For example
Random node is spitting out 0-1 values. 4 S&H nodes are triggered in quick succession. From this you get the step and its value.
Step - Value: 1 - .35 2 - .3 3 - .9 4- .1
The High/Low algorithm sorts this list and you get:
Value - Random Number Assignment: .1 - 1 .3 - 2 .35 - 3 .9 - 4
It then references the order that the values came out originally in and substitutes the value for the random number assignment.
So the resulting sequence that you get from those original random values is: 3, 2, 4, 1
No matter what the random numbers end up being, you'll always get some kind of sequence of 1,2,3,4 as the chances of picking two identical random numbers is like 1 in several billion billion or something.
kinda...but you need to extend the sorting algorithm considerably, because you can't just replicate this x3, you have to sort them all, which makes for many more branches. I'll do it this weekend and then do a Build video where I explain it all step-by-step.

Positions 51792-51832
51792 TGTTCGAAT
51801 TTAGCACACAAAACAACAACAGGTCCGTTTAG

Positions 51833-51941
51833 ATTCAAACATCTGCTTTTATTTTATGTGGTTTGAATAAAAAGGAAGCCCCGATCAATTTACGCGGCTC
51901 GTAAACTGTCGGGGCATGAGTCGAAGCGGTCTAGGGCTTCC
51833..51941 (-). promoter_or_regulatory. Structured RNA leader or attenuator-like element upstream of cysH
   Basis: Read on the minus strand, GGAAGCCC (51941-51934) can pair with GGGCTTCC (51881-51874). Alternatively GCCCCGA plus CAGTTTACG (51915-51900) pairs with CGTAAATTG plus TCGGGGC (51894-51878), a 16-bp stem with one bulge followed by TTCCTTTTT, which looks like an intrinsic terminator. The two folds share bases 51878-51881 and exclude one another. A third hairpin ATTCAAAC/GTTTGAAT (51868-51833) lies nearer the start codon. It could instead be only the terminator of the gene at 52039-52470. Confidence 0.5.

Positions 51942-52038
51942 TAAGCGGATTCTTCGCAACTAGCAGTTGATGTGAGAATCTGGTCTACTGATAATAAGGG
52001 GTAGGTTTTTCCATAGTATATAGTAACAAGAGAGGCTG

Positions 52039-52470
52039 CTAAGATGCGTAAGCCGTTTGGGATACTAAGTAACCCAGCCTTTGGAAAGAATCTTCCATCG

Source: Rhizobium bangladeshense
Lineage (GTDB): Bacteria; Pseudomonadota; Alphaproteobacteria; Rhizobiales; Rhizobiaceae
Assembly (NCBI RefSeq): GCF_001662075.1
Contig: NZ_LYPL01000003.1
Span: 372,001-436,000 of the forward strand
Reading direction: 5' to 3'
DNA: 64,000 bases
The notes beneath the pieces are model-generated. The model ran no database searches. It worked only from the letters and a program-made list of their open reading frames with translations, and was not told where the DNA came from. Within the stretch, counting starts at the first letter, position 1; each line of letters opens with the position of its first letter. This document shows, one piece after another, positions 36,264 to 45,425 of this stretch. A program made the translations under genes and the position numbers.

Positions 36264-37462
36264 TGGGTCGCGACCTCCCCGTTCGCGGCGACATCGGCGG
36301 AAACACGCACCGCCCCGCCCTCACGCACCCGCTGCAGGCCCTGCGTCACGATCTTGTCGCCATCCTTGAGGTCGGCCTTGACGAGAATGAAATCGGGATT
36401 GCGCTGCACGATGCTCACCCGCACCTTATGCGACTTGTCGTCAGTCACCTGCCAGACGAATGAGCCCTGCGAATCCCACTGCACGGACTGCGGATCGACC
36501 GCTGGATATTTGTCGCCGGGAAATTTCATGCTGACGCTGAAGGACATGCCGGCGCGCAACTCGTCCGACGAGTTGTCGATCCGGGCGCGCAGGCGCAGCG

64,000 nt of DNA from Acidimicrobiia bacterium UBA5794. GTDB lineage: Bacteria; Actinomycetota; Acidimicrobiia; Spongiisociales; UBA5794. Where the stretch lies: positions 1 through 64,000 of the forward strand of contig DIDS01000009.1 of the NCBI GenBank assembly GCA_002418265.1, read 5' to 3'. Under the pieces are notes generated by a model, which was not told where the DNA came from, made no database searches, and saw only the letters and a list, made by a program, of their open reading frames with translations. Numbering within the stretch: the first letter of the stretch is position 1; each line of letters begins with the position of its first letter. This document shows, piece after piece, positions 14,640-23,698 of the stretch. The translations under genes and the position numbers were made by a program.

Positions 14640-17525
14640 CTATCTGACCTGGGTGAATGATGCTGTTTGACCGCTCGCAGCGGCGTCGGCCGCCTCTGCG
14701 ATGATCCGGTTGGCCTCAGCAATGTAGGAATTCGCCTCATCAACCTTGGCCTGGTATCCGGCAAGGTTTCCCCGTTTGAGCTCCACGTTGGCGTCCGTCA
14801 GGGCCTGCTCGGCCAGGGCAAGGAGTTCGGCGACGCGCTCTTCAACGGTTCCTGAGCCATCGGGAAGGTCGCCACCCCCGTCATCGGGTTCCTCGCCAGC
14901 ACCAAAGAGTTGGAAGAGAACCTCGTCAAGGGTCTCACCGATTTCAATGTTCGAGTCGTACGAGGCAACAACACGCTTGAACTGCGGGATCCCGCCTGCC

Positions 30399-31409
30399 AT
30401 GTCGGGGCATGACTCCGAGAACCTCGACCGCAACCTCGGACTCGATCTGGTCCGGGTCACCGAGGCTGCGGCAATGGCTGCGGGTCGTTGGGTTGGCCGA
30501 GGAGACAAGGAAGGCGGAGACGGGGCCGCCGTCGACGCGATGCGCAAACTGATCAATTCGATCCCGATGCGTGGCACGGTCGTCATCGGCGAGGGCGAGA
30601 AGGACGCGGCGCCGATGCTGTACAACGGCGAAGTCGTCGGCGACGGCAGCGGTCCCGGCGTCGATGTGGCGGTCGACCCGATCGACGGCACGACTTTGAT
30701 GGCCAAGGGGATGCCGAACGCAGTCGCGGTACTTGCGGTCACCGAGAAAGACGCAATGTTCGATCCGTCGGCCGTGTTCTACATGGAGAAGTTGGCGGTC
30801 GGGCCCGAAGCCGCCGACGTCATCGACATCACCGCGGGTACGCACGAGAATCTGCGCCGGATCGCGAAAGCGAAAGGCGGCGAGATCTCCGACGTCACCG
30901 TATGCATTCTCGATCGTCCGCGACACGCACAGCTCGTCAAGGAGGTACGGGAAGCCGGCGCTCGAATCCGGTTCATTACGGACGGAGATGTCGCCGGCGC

Is there a way to implement something like quicksort for n number of inputs? In a strange way, this is retrograde to the premise of Audulus, which is a visual node-based programming environment optomized for sound design. Here we are trying to go back to the 1960's in terms or rearranging arrays of data.
There is, this one is like batch sort or something? It was visually the easiest to work out for me (plus a little module that swaps low and high is pretty cool!). When sorting this few terms I dunno if there'a gonna be a significant processor savings from one algo to another.